David, mum and Angie at Beckenham Registry office

David, mum and Angie at Beckenham Registry office


Denmark Street, The Rolling Stones, Vince Taylor And Denis Nilsen

Sunday, November 18th, 2007

Denmark Street – The Kinks

Down the way from the Tottenham Court Road
Just round the corner from old Soho
There’s a place where the publishers go
If you dont know which way to go
Just open your ears and follow your nose
Cos the street is shakin from the tapping of toes
You can hear that music play anytime on any day
Every rhythm, every way
You got to a publisher and play him your song
He says i hate your music and you hair is too long
But I’ll sign you up because I’d hate to be wrong

Regent Sound Studios is a shop in Denmark Street just off the north end of Charing Cross Road and these days selling mostly Fender guitars but it has a lovely reconstructed sign above the window illustrating its former use as a tiny but famous recording studio. In November 1963 The Rolling Stones made some demo recordings there, mostly new songs they had recently been practising and playing during their nationwide tour. The band so loved the sound of the tiny, primitive and cramped studio, with actual egg-cartons as soundproofing and curtains on the wall to deaden the sound, that in a bid to get away from the major record company studios with their strait-laced tie-wearing producers, they became the first band to actually use the studio to record their actual master recordings. In January 1964 they started to record, on the two-track revox recorder, their first LP eventually to be called, simply, The Rolling Stones. The studio was so small that there was hardly any definition between the instruments and the band could hardly avoid putting down on tape an approximation of their live sound of the time.
Mick Jagger in the cramped recording studio December 1963

In February they started recording their future single ‘Not Fade Away’ a cover of Buddy Holly’s original. They were in the middle of a gruelling tour and the group were tired, fractious and hardly speaking to each other – they’d almost given up working out how to record the song. Their manager Andrew Oldham phoned his friend Gene Pitney – the American music star, who was currently in London, for inspiration. Gene Pitney had written He’s A Rebel for the Crystals, Rubber Ball for Bobby Vee and was currently having a huge hit in the UK and the US with 24 Hours From Tulsa. Gene Pitney in London February 1963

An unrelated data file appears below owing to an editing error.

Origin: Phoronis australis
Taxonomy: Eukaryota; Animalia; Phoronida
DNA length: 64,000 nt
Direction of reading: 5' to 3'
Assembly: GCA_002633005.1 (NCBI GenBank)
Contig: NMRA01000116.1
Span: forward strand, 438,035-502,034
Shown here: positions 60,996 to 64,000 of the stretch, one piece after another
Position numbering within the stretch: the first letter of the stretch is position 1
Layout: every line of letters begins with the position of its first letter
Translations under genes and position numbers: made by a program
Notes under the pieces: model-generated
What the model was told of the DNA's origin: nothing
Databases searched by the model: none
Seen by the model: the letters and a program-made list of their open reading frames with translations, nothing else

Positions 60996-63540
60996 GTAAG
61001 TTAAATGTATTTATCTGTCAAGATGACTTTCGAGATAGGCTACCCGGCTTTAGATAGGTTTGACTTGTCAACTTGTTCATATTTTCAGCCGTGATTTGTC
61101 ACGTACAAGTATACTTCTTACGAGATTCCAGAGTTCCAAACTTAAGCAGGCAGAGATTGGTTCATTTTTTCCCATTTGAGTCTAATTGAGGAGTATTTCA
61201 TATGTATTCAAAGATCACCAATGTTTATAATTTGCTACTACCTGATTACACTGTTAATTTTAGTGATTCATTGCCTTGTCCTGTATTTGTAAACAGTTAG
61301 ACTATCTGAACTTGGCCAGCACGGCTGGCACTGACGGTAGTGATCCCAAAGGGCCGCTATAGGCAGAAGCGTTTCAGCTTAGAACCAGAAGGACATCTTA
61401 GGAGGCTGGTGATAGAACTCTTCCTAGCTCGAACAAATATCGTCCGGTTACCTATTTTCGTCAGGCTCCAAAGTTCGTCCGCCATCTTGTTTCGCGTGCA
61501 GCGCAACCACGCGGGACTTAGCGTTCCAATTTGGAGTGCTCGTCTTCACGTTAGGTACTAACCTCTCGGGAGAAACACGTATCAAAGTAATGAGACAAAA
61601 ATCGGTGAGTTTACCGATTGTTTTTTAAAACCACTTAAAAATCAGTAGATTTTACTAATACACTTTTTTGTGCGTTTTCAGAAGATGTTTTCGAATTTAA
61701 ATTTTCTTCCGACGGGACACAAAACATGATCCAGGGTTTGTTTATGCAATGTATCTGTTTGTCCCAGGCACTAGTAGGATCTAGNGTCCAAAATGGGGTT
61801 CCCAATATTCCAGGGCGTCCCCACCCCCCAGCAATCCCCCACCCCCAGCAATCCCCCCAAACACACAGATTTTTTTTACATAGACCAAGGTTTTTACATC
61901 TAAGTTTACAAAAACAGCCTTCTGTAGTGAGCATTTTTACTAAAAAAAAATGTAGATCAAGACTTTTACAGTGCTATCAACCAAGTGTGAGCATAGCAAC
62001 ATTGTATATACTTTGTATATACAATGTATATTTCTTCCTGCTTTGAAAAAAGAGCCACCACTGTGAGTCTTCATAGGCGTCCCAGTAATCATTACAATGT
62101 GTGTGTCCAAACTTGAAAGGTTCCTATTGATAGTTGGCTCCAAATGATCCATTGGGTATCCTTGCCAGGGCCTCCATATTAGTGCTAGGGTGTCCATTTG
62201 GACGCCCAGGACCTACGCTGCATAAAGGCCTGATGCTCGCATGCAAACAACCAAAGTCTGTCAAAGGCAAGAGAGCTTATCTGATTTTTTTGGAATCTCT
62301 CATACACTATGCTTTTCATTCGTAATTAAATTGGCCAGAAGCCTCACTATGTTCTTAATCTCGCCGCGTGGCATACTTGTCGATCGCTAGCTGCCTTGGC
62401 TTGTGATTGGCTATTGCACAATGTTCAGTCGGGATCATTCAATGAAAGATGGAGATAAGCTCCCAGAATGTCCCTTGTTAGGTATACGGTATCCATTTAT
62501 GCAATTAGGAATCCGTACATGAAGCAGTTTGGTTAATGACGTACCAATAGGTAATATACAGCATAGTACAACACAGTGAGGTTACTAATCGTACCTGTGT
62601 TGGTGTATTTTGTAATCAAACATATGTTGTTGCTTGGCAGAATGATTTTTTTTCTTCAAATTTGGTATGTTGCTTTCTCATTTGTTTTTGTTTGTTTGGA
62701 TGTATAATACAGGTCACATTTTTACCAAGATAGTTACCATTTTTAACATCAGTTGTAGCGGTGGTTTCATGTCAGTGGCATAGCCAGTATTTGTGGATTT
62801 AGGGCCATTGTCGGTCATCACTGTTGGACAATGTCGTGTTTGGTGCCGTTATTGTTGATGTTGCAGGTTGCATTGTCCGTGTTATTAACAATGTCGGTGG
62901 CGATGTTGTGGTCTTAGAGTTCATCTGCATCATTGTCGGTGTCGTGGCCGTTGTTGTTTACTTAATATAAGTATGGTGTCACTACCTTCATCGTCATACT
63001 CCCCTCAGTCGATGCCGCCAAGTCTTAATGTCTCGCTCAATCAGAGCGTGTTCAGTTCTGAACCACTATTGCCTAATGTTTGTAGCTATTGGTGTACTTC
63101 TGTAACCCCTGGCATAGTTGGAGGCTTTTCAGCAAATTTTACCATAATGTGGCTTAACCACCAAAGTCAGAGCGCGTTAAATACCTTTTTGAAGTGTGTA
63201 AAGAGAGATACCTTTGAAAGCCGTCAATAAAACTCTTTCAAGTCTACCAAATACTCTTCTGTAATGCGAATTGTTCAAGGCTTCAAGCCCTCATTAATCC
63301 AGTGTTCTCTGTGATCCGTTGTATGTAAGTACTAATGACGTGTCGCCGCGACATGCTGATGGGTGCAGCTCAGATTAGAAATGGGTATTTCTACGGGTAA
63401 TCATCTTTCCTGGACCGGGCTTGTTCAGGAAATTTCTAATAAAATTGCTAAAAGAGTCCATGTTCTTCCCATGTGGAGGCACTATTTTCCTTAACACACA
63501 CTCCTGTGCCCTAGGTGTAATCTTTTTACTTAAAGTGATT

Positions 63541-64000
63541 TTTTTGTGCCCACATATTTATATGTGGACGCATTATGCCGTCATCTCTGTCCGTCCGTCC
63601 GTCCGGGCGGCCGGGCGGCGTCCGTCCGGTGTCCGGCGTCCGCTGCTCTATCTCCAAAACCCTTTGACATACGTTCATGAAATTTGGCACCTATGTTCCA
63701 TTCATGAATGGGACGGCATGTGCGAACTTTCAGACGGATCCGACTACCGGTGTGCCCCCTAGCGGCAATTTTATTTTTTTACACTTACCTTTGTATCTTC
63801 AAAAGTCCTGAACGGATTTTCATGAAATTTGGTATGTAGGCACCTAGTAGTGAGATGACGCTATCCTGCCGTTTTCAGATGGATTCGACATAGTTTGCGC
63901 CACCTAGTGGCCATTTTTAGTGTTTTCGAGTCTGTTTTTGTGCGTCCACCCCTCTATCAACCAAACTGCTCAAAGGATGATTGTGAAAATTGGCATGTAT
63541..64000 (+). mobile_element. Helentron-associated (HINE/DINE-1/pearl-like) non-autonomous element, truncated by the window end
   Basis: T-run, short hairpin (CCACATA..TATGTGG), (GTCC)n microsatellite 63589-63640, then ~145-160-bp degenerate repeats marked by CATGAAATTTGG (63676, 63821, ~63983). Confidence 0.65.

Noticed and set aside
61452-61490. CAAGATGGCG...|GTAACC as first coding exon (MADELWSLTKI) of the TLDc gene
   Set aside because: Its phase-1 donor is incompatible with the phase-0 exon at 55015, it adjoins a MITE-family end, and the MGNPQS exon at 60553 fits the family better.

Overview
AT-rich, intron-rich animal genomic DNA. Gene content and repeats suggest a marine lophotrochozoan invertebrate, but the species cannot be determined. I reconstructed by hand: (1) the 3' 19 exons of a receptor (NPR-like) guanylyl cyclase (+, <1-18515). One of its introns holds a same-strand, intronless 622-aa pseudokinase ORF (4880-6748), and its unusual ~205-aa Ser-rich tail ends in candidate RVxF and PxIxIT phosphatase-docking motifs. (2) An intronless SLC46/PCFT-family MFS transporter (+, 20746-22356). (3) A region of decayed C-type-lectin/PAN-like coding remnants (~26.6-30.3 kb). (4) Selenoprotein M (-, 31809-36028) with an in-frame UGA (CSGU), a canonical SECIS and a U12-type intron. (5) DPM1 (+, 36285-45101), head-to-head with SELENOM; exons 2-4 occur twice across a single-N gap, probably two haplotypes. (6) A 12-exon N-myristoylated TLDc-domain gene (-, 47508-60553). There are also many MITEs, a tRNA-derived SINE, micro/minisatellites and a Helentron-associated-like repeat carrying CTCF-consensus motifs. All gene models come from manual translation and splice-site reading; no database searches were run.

Gene Pitney and the producer Phil Spector suddenly turned up at the studio along with several bottles of inspiring brandy. Unsurprisingly the mood turned much for the better and the recording of Not Fade Away and its subsequent b side ‘Little By Little’ were at last recorded. Phil Spector is listed as playing the maracas on both the recordings but his instrument was actually an empty cognac bottle hit with a Half-Crown coin.
It’s worth noting that Phil Spector in early 1964 was at the absolute height of his fame and in the preceding year had produced ‘Da Doo Ron Ron’ and ‘Then He Kissed Me’ by The Crystals and ‘Be My Baby’ and Baby, I Love You by The Ronettes – undoubtedly some of the greatest pop records ever made. The self-confidence of twenty year old Andrew Oldham who had decided upon himself to produce the Rolling Stones’ first recordings must have been phenomenal. Oldham himself said of his early career as a producer – “I didn’t have to be technically proficient. I didn’t play an instrument, wasn’t an engineer or a technician, but I had a vision,”. Soon after Keith Richards and Mick Jagger returned Gene Pitney’s favour and wrote That Girl Belonged To Yesterday for him. It was their first song to become successful in America and it was Pitney’s endorsement that certainly didn’t hinder them finding favour there.
Andrew Loog Oldham in Denmark Street 1964
Denmark Street had, since the late 19th century been a musical street with music publishers finding a place next to London’s West End theatres. Both the UK’s famous music magazines, Melody Maker at number 19 and the New Music Express at number 5, started publishing in there. At number 20 Elton John, then in 1965 simply plain old Reg Dwight, worked as an office boy for one of the large music publishers Mills Music. He was paid just £5 per week and he wouldn’t have even vaguely dreamt that within just eight years during 1973 he would apparently be responsible for an incredible 2% of the World’s entire record sales. A few years before superstardom Elton also recorded at Regent